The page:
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I have a JScrollPane displaying (as its viewport view) MyPanel, a subclass of JPanel.

MyPanel implements custom painting by overloading paintComponent. The total size of the displayable content of MyPanel is generally quite wide (meaning 50x to 200x wider than the size of the JScrollPane viewport) and using a Timer, I scroll horizontally to view different sections of the underlying MyPanel. I also allow using the scroll bar thumb to manually seek to a specific area of MyPanel.

In my paintComponent implementation I am currently finding the portion of MyPanel that is currently visible in the view port using JViewport#getVisibleRect, and just painting that portion each time the view port position is changed.

This works fine - but I end up repainting a significant percentage of the visible portion of MyPanel over and over as the timed scrolling only moves the view port 1/50 of the view port width at a time. Also, I generally end up scrolling through the entire horizontal extent of MyPanel, so I have to paint it all at least once anyway.

That leads me to think about painting the entire contents of MyPanel just once (to a BufferedImage?) and then letting JScrollPane (or JViewport) handle clipping and blitting only the needed area of the BufferedImage.

Intuitively this seems to me to be the most efficient way of handling this, and something that would be relatively common.

As I investigate the Swing tutorials and other sources, I learn that Swing is already double buffered. If I try to force this on my own brute-force, independent of Swing functionality, it sounds like I'll end up with triple-buffering.

I haven't found the recipe (if it exists) to exploit JScrollPane to do this for me.

Is there an example available, or some direction as to how to do this (if possible)?

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JViewPort is already double buffered (over the default JComponent double buffering). Have you looked at the Graphics#getClip value to see what it is actually painting? The other thing you could do is maintain some kind of reference to the view area you last painted and compare it to the new one. If you haven't already done so, I would take a look through Painting in AWT and Swing –  MadProgrammer Jan 24 '13 at 0:45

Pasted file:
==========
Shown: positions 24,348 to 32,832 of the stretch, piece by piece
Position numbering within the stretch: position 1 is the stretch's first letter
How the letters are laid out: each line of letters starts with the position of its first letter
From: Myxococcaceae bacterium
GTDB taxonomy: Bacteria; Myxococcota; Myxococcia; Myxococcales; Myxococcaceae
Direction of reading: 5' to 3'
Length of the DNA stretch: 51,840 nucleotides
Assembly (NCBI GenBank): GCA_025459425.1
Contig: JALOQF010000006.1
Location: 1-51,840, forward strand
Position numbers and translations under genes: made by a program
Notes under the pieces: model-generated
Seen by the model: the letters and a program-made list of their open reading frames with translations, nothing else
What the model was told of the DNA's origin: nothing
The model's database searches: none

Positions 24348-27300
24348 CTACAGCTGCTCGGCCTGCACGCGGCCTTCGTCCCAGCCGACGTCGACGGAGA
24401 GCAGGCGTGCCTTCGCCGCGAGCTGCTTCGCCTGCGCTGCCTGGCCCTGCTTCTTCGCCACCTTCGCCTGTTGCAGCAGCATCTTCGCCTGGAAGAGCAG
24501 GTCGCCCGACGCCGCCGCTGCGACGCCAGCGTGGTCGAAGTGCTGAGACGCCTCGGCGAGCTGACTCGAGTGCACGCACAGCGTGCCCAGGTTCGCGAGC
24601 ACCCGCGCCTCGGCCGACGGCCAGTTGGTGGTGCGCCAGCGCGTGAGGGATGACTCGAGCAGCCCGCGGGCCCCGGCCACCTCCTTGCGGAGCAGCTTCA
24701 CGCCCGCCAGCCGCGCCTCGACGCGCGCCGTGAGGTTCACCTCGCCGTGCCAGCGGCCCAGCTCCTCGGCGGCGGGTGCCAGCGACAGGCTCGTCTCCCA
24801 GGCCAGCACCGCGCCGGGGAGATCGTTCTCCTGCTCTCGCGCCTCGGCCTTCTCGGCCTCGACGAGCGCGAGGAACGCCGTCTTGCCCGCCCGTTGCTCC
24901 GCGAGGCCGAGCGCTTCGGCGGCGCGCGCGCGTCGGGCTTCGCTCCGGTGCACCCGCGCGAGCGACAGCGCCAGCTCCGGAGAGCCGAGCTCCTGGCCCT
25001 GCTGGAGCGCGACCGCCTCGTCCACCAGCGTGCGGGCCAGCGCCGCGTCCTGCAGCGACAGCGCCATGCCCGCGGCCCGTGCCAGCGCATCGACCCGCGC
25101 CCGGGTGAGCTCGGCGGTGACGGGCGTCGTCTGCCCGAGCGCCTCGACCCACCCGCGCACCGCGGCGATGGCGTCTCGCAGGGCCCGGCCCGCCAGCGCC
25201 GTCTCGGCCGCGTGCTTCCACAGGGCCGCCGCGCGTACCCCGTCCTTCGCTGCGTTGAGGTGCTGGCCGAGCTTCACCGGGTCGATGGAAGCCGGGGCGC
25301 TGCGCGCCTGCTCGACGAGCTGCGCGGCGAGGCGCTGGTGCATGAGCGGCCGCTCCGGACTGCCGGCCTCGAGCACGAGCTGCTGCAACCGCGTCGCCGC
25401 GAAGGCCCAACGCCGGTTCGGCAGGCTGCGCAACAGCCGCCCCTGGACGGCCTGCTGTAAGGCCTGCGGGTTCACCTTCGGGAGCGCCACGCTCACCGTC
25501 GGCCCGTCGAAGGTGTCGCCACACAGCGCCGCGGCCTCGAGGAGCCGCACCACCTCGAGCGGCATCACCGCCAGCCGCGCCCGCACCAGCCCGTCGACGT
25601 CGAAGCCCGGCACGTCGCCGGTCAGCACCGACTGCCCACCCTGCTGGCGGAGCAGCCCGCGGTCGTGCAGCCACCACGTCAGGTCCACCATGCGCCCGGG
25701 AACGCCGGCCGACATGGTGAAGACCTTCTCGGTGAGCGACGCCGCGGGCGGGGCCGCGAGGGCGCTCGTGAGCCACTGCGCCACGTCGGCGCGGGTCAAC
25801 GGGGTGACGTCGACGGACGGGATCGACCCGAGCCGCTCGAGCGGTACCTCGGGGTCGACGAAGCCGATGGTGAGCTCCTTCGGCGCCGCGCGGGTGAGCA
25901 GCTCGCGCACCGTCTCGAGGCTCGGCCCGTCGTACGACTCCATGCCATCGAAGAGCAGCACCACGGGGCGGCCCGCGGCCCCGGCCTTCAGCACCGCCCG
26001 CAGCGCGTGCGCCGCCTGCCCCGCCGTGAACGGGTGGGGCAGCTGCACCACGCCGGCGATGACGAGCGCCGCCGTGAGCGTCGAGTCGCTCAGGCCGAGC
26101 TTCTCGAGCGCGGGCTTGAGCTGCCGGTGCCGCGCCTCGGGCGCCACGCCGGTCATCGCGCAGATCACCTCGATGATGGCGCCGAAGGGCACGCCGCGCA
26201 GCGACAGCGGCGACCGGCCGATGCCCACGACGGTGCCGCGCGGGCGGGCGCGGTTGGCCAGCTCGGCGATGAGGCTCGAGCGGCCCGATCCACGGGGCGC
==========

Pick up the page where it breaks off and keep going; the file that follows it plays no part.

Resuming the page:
Additionally, if MyPanel is nothing by a static component (ie it has no components on to which the user can interact), painting it a BufferedImage is isn't an unrealistic prospect. The only issue I might be concerned with is the potential size of the BufferedImage and the available memory. But that may not be a concern for you in the case. –  MadProgrammer Jan 24 '13 at 1:09
    
@MadProgrammer There are many interactions with MyPanel (key bindings, mouse input). Does that mean BufferedImage is not an option? –  ags Jan 24 '13 at 1:59
    
Are you using any JComponents (like buttons or text fields)? Or are you managing the mouse and key events your self? –  MadProgrammer Jan 24 '13 at 2:02
    
@MadProgrammer I have read the reference above 'Painting in AWT and Swing' and have extracted all the content I can from it (good suggestion though). It was there that I learned of the default double-buffering. Basically what I would like to do is render the entire content (it is static) somewhere once, and have Swing handle selecting the visible area and mapping it to the screen. Is that even reasonable? –  ags Jan 24 '13 at 2:03

1 Answer 1

Swing automatically paints only the smallest necessary area of components for you. repaint(4 args) is only useful when the component is partially changed and you don't want the entire visible area to be repainted. And in your practical, it has the same effect as repaint(no-args).

The auto-clipped area is already small enough for visibility concerns as you described in your question. And you can configure it in your program.

Also, you don't need to worry about the scrolling -- JScrollPane invokes repaint of its children automatically.

You can easily experiment on these:

import java.awt.Color;
import java.awt.Dimension;
import java.awt.Graphics;
import java.awt.Rectangle;
import java.util.Random;

import javax.swing.JFrame;
import javax.swing.JPanel;
import javax.swing.JScrollPane;

public class Test extends JFrame {

    private Random rnd = new Random();
    private Color c = Color.WHITE;

    public Test () {
        final JPanel pnl = new JPanel() {

            @Override
            public void paintComponent (Graphics g) {
                super.paintComponent(g);
                g.setColor(c);
                g.fillRect(0, 0, getWidth(), getHeight());
                Rectangle r = g.getClipBounds();
                System.out.println(r.width + ", " + r.height);
            }
        };
        pnl.setPreferredSize(new Dimension(10000, 10000));

        setDefaultCloseOperation(JFrame.EXIT_ON_CLOSE);
        setSize(400, 400);
        setLocationRelativeTo(null);

        add(new JScrollPane(pnl));

        setVisible(true);

        new Thread() {

            @Override
            public void run () {
                while (true) {
                    c = new Color(rnd.nextInt(0xffffff));
                    pnl.repaint();
                    try {
                        Thread.sleep(100);
                    } catch (InterruptedException e) {}
                }
            }
        }.start();
    }

    public static void main (String args[]) {
        new Test();
    }
}
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